And, Motorola dug into its wallet this week as well, taking an investment in contactless payment technology firm Vivotech. The size of the investment wasn’t revealed. “Motorola continues to invest in new technologies that enable consumers to expand the value and functionality of the mobile phone,” says Reese Schroeder, managing director, Motorola Ventures. “This investment reflects Motorola’s commitment to building and participating in a world class mobile commerce ecosystem.”

Just don’t expect Moto to get involved in the service side of things – remember the firm’s reaction to Nokia’s Navteq binge?

But there might be fisticuffs on the horizon for Moto too, as corporate raider Carl Icahn increased his holding in the firm to become the third largest stakeholder in the company. In the past, Icahn and Moto CEO Ed Zander have had very public bust ups over the performance of the company, even resorting to using full page ads in the Wall Street Journal to take pot shots at each other. Evidently, the kind of bullying that goes on between grown men in the business world is a whole different ball game.

Right then, who’s a glutton for punishment? Disney, that’s who. Undeterred by the dismal flop of its homeland MVNO strategy, the firm is trying again – this time in Japan. A Disney MVNO will launch on the Softbank network next spring, the two firms revealed this week. They’re sticking with the Disney Mobile brand in a market that is arguably more open to cutesy cartoon character-branded stuff than the US.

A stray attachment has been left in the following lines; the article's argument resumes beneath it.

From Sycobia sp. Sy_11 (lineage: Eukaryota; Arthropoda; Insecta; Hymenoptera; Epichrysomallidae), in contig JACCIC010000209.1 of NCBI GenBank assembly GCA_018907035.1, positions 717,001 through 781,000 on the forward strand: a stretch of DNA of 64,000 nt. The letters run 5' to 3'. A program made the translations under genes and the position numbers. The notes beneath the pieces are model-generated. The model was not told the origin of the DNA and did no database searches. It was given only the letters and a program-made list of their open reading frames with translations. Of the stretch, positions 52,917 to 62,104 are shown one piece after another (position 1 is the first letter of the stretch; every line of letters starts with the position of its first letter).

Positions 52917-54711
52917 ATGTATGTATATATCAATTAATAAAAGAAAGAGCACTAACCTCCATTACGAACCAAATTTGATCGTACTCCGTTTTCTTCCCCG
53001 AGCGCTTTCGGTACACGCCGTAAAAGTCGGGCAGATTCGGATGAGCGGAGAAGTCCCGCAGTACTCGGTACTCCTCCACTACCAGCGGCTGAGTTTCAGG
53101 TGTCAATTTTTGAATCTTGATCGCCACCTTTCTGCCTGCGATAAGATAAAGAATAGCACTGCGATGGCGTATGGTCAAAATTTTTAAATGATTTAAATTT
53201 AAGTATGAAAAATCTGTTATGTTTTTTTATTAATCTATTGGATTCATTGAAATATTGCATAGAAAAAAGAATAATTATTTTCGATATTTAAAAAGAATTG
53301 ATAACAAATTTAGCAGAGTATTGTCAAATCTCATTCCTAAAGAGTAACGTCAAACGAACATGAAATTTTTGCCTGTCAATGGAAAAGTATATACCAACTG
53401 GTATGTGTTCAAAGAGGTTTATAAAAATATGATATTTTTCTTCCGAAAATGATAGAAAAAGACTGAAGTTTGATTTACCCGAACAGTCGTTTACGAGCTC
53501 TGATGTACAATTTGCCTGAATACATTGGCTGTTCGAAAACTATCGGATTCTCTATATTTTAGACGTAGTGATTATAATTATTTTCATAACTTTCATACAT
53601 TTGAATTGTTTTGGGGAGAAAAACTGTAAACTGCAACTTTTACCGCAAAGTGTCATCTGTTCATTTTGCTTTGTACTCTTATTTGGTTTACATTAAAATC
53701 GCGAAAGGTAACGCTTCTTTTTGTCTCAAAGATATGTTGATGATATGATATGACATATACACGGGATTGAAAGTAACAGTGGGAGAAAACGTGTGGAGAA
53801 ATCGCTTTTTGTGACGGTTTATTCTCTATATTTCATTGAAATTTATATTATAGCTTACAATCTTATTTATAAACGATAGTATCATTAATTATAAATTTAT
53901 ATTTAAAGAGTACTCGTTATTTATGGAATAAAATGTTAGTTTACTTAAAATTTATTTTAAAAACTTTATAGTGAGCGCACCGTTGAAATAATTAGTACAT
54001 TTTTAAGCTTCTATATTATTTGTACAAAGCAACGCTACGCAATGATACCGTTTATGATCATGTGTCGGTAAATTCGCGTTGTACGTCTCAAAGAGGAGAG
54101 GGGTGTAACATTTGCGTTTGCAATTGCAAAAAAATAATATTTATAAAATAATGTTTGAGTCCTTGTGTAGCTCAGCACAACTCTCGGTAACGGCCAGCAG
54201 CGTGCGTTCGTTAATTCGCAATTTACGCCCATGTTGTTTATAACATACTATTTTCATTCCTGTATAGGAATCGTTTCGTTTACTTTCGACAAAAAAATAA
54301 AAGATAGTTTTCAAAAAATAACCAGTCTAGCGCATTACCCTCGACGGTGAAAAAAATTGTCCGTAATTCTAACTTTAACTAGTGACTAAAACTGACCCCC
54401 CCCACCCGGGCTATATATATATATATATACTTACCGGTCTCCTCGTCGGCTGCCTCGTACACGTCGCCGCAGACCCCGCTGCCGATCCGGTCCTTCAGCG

And if you wanted further proof that the folks at Disney like nothing more than barking up the wrong tree, there were reports this week that the firm is considering jumping on a peculiarly US business bandwagon and buying a UK football team. Derby County, no less, a club languishing at the bottom of the table, which might be described in the US as the ‘losingest’ team in the Premiership. It would be a tough decision as to whether you should put your money on Disney Mobile or Derby County.


2 comments

  1. Kathy Ristic 16/11/2007 @ 2:59 pm

    I read your letter every week, and I just finally had to tell you: you’re hilarious!

  2. Paul Ruppert 18/11/2007 @ 2:41 am

    Given the connectivity of kids these days, multiple devices, while engaged in multi-tasking it isn’t surprising that cyber bullying would develop. After all, most parents thinking they have wrenched the risk out of their children’s lives by nurturing a “bedroom culture” instead of them just going out and experiencing the world. Perhaps all the technology, always on and always connected is the source of why kids are taking longer to leave home, and may indeed by reducing the survival capabilities of humans. Who knows….